You can use historical pricing and conversion data to guess which products have similar elasticities, but an easier way is to use a tool to calculate the elasticity for you.


2. Implement the pricing strategy across these products

There are several types of pricing strategies you can test. Once you choose the ones you’d like to test for effectiveness, you can apply the new prices to those products and market them as usual.


It’s important to remember though that you can’t control your competition’s prices. As a result, when you change your price online, you’ll also change your relationship to your competitors. One way to control this aspect is to use automation that locks in your price position on the market.


3. Test, monitor and analyze

After you’ve implemented the new pricing strategies, you can run your products normally and compare conversion data. It will take some time to see results and the data depends on the size of your assortment, but you should be able to evaluate the test after 2-3 months.


A world without price testing

Testing your pricing strategy across similar products gives you insights on which pricing method you should use. However, it’s also a time-consuming process and requires a significant investment to track manually.


Software like Omnia can provide a solution that eliminates your need to test pricing strategy at the product level. Our Dynamic Pricing algorithm optimizes prices for every product and makes testing less relevant.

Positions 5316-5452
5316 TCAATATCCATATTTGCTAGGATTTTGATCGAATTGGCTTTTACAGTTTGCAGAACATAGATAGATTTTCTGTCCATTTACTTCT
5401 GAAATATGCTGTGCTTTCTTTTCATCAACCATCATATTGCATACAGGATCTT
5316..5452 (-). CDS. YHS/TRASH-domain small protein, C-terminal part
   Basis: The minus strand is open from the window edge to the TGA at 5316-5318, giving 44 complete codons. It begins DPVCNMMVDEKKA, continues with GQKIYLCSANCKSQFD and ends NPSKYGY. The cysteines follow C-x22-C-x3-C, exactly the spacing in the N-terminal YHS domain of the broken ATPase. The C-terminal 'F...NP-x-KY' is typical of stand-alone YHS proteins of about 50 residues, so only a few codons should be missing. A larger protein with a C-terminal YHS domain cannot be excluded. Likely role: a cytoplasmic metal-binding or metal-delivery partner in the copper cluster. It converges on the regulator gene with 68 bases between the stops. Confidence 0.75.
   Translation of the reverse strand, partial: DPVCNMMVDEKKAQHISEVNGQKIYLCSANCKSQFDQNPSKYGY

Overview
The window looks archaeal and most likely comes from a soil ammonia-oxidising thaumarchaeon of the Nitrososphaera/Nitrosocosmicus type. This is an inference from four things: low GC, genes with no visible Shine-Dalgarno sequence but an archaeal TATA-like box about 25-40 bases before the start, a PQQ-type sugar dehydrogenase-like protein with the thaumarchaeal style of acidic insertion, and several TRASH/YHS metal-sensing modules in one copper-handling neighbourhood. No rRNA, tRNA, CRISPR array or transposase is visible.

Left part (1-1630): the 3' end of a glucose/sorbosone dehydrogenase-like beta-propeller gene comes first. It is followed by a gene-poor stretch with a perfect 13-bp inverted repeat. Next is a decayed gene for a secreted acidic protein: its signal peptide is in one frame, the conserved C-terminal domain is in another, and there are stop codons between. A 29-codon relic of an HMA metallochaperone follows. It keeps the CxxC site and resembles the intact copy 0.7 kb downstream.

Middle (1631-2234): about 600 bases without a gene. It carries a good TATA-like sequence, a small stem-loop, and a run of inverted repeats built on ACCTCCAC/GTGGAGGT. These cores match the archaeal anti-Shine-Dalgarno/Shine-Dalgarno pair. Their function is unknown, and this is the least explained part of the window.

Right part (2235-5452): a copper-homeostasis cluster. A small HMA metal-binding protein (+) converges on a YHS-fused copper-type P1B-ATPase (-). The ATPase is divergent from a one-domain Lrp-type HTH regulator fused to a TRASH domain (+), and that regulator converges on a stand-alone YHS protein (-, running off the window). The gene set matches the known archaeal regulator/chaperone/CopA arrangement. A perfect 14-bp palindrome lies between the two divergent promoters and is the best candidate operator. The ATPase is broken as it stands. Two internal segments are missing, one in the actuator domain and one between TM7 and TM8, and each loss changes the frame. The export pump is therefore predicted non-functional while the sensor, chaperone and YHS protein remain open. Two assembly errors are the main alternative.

Read more: The Ultimate Guide to Dynamic Pricing


The algorithm looks at each product’s elasticity, historical conversion data, and competitor prices then combines that data with internal factors such as stock levels and your commercial strategy to determine the optimal price. It then automatically adjusts the product price online to reduce the manual labor of making price changes. Additionally, fully utilizing the Omnia algorithm enables your prices to fluctuate predictively based on market insights.


Final thoughts

When it comes to testing a pricing strategy, A/B tests won’t make the cut. To make sure your data is valid and reduce the risk to your company, you need a more complicated test. It's possible to create one of these analyses manually, but it costs a significant amount of time, energy, and money to execute correctly.


Tools like Omnia make testing easier. By taking over the manual labor and helping you test more effectively, Omnia frees up time for you to focus on strategy instead of monitoring.


Interested in learning more? Click the button below to sign up for a free demo of the software today.